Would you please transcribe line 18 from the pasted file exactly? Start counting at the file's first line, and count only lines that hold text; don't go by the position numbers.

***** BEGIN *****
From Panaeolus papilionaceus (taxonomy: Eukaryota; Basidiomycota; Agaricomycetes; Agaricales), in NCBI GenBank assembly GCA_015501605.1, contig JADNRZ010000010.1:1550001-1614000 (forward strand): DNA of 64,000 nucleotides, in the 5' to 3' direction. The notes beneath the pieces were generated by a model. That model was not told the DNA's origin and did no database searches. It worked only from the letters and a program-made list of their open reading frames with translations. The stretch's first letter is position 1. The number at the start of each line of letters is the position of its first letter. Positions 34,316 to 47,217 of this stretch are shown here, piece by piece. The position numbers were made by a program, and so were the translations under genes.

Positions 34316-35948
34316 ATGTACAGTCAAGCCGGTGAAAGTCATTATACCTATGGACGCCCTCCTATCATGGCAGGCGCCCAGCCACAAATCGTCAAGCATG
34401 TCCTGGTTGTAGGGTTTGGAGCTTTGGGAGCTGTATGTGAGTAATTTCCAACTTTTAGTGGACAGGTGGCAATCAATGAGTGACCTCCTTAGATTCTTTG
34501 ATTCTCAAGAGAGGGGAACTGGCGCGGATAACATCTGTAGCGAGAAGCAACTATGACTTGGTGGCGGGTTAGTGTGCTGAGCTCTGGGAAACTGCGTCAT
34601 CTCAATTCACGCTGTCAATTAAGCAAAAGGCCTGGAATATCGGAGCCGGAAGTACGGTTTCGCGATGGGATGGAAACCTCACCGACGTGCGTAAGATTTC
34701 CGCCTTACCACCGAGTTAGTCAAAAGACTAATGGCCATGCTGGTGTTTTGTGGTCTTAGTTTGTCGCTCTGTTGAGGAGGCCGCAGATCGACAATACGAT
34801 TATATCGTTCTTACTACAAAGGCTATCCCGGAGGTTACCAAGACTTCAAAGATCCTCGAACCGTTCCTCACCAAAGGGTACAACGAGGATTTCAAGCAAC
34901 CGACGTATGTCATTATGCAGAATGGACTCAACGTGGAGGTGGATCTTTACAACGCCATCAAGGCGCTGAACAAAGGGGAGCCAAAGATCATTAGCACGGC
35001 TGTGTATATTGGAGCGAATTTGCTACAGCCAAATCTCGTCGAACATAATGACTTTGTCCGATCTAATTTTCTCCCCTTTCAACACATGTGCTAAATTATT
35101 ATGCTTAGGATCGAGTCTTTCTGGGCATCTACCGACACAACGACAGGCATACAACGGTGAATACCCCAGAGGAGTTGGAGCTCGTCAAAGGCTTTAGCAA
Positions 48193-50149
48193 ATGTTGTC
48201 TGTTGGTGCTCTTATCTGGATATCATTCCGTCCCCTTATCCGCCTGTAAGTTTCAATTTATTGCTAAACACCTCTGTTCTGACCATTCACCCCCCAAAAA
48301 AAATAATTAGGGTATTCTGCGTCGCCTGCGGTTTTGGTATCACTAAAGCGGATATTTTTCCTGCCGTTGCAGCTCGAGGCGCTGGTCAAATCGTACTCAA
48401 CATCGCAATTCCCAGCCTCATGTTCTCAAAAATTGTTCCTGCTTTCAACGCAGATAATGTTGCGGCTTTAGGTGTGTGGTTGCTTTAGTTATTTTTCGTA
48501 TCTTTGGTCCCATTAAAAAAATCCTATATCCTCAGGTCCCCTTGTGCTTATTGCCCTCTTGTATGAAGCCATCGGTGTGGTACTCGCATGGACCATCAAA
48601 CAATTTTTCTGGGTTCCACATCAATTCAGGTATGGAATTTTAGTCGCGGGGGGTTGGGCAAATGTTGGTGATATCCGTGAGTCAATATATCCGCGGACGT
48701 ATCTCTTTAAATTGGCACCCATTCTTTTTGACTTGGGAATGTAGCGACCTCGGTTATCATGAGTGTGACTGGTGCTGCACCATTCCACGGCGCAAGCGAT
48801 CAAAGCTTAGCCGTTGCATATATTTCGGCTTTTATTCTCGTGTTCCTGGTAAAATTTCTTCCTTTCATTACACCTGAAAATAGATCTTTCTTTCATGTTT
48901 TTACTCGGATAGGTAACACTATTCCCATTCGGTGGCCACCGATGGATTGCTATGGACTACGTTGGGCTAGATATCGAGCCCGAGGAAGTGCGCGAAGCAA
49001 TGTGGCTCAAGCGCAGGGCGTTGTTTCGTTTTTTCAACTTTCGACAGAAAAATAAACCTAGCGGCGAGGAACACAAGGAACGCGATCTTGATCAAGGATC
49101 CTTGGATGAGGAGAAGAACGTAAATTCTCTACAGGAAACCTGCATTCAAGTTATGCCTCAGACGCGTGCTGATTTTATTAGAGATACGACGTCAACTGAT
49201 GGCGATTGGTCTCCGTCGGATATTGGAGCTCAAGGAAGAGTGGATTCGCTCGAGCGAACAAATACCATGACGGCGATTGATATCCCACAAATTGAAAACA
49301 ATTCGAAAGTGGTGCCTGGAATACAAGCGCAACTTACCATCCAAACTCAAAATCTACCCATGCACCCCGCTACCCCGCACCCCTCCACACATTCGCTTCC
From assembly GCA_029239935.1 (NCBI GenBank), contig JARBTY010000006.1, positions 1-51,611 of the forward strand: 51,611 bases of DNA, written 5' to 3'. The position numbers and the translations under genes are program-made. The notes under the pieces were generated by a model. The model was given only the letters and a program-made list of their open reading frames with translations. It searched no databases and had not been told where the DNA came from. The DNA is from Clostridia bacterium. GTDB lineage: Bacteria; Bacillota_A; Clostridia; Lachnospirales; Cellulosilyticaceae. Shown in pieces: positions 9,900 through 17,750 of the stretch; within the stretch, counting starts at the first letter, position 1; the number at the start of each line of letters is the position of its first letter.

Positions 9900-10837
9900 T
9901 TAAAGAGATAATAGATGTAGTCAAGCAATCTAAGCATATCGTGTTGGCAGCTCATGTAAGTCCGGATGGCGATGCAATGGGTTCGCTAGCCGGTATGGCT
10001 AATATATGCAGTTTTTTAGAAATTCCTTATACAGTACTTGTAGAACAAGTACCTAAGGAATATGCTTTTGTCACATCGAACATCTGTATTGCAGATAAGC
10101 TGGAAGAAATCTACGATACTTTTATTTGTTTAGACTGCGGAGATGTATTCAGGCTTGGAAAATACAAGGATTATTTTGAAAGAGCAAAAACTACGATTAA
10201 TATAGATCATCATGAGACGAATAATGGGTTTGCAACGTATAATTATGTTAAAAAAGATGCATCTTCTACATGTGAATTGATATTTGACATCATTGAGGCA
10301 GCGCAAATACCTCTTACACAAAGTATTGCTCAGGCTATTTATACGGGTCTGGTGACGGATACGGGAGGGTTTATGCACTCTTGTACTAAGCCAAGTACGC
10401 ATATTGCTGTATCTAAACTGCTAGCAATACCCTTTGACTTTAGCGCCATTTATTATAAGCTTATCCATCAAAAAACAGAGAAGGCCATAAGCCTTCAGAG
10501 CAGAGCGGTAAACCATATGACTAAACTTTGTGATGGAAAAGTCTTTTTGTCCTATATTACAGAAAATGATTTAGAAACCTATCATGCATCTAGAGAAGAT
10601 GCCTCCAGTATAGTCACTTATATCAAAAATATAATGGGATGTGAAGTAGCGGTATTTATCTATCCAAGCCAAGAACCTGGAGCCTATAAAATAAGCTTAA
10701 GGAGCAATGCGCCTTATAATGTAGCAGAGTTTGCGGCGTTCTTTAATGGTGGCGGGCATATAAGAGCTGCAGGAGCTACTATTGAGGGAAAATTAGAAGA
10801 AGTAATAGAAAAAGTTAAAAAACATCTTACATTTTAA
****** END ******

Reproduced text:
48601 CAATTTTTCTGGGTTCCACATCAATTCAGGTATGGAATTTTAGTCGCGGGGGGTTGGGCAAATGTTGGTGATATCCGTGAGTCAATATATCCGCGGACGT